Championed by Thea Powell
Termed ‘divers’ in the UK, these are a group of birds of which all living species are within the genus Gavia (family Gaviidae and order Gaviiformes – for those who know their taxonomy). One stunning species that this genus can be proud of is the Great Northern Diver. They are one of the largest species of diver, with a characteristic wide, large beak. Sitting low in the water, quoted as ‘gracefully swimming’, it really is quite a sight to see such a beautiful, well-sculpted form in UK waters.
The great northern diver is found in two distinct areas depending on the time of year. The species will breed in Greenland, Iceland, Scotland and North America in the summer, showing off striking black and white breeding attire, whereas it over-winters on sea coasts or in large lakes in Africa, south Europe (were AFON were lucky enough to see it) and in the southern USA.
Due to it’s weight and shape, the bird takes time to gain momentum for take-off, needing a long ‘runway’. Landings are also difficult as their legs are positioned at the rear of the body. Diving ability is greatly increased by this leg-location, but it makes walking and landing rather tricky. They use their (sometimes sizeable) bellies to skim the water for some time as they land, slowing them down without using their feet. Its usually ungainly landings are compensated by stunning plumage and feather colouring. Once in the air, their annual flights covering hundreds of kilometres are completed with apparent ease. Neck outstretched and calling a certain tremolo (perfect for identification): both swimming and in flight it is a beautiful bird.
Between 700-2,000 pairs visit us on our UK shores, making the most of our lochs, ponds and rivers – we saw one recently in Poole Harbour of southern England, near the coast just where it should be. Many of the people in our company considered this the bird of the day. The species faces some predation of its eggs, despite building nests in hard-to-reach places such as islands. Eggs and nestlings are known to have been taken by other predatory birds, mink, foxes – even (ironically) large fish (the hunted become the hunters!). Adults face much less predation, but some have been killed in America by sea otters and bald eagles. The divers fight back though, sometimes attacking the predator by rushing at it – possibly attempting to impale it through the abdomen or the back of the head or neck – impressive!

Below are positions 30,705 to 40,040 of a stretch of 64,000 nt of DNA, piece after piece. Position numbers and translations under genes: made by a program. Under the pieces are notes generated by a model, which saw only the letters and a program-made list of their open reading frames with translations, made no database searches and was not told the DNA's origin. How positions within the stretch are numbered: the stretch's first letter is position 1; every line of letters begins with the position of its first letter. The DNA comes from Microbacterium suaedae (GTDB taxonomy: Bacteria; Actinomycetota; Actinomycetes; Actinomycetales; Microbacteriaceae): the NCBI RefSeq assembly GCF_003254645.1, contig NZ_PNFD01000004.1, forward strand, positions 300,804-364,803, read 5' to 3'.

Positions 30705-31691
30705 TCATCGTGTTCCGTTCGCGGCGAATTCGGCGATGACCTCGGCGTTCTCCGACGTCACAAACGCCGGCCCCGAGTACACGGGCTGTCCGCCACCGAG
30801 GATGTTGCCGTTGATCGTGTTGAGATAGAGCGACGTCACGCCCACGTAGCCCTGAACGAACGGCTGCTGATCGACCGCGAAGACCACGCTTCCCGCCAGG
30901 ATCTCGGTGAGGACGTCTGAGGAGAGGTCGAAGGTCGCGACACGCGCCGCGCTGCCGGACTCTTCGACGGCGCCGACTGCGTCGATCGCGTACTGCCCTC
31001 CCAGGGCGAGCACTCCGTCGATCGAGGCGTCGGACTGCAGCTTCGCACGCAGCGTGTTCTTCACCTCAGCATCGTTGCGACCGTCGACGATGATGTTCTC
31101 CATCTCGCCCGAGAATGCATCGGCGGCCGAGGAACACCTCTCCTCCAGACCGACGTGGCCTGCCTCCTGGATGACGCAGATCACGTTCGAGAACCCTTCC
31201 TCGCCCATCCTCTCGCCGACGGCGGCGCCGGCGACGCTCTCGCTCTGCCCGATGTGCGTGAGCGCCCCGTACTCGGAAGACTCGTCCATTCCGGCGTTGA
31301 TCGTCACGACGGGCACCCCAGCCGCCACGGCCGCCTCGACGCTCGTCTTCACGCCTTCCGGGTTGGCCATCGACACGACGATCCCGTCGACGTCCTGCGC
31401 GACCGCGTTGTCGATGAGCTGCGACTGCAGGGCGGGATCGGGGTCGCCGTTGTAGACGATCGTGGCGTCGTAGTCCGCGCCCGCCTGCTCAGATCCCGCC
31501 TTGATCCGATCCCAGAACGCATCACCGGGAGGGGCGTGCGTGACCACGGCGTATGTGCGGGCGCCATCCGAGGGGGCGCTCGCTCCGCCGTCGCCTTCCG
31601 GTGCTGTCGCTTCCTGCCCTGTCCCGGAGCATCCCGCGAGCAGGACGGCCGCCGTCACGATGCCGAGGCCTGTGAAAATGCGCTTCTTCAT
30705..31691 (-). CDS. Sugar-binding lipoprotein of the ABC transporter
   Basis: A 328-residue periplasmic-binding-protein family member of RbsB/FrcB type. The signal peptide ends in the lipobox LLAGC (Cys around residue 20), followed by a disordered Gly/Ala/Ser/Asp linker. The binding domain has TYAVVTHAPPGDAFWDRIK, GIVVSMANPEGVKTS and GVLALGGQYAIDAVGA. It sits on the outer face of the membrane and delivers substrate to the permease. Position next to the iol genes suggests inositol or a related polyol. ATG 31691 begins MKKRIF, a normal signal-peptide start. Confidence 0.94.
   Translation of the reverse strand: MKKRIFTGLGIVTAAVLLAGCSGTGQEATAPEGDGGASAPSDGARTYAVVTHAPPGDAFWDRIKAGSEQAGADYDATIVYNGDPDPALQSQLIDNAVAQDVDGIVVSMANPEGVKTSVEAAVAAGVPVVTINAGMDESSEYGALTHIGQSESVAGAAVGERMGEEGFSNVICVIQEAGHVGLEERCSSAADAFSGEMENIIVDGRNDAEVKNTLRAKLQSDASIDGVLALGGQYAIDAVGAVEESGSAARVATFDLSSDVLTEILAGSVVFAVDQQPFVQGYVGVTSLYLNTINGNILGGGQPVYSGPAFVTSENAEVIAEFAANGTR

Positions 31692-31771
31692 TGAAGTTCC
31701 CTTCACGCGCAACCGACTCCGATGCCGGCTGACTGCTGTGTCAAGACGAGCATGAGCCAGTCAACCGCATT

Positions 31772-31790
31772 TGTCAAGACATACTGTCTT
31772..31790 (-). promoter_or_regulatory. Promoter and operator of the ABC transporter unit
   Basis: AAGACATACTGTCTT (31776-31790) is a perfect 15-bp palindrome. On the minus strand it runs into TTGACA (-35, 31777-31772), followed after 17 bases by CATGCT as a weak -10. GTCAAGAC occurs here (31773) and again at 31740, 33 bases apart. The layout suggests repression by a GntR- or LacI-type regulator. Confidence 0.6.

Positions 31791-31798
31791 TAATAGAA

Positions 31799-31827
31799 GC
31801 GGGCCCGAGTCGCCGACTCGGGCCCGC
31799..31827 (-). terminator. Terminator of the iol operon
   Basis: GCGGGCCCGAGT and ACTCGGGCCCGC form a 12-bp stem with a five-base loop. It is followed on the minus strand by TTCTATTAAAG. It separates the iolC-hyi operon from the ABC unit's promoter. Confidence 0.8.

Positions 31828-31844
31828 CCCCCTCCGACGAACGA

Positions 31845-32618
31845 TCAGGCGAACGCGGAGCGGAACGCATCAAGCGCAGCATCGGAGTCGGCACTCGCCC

As you might expect with that beak it mostly eats fish – up to about 30cm in size – along with large invertebrates (mmm…. yummy exoskeletons). To catch these meals, the great northern diver can dive to up to 60cm. Like all other divers, they are specialized to catch fish in many ways (including these dives), raising the likelihood of their survival. Adaptations to this fishing lifestyle include the striking (both to look at and in action) thick, bold bill. Hunting skills are helped by being specialized and powerful swimmers – in fact their chicks are able to dive only two days after hatching!
Chicks are able to sit on their parents’ backs, riding around to get to know their environment and their current territory. This is rare to see, as they spend most of their time as solitary birds, swimming further out to sea than most divers. Originally, the somewhat spooky, haunting call of this species gave rise to the name ‘the loon’, still used in America. Having been spotted consistently since 1666 in the UK, we hope we keep getting to see this stunning species on British shores.
Thea is a conservation ecologist working with international based NGOs. Her work has been mainly based in Indonesian and UK habitats. With experience in science communication, eco-educational outreach and as a member of AFON, she hopes that accurate on-the-ground studies, along with fantastic 21st century photography, filming and pioneers of conservation can tell the stories of the most biodiverse places on earth.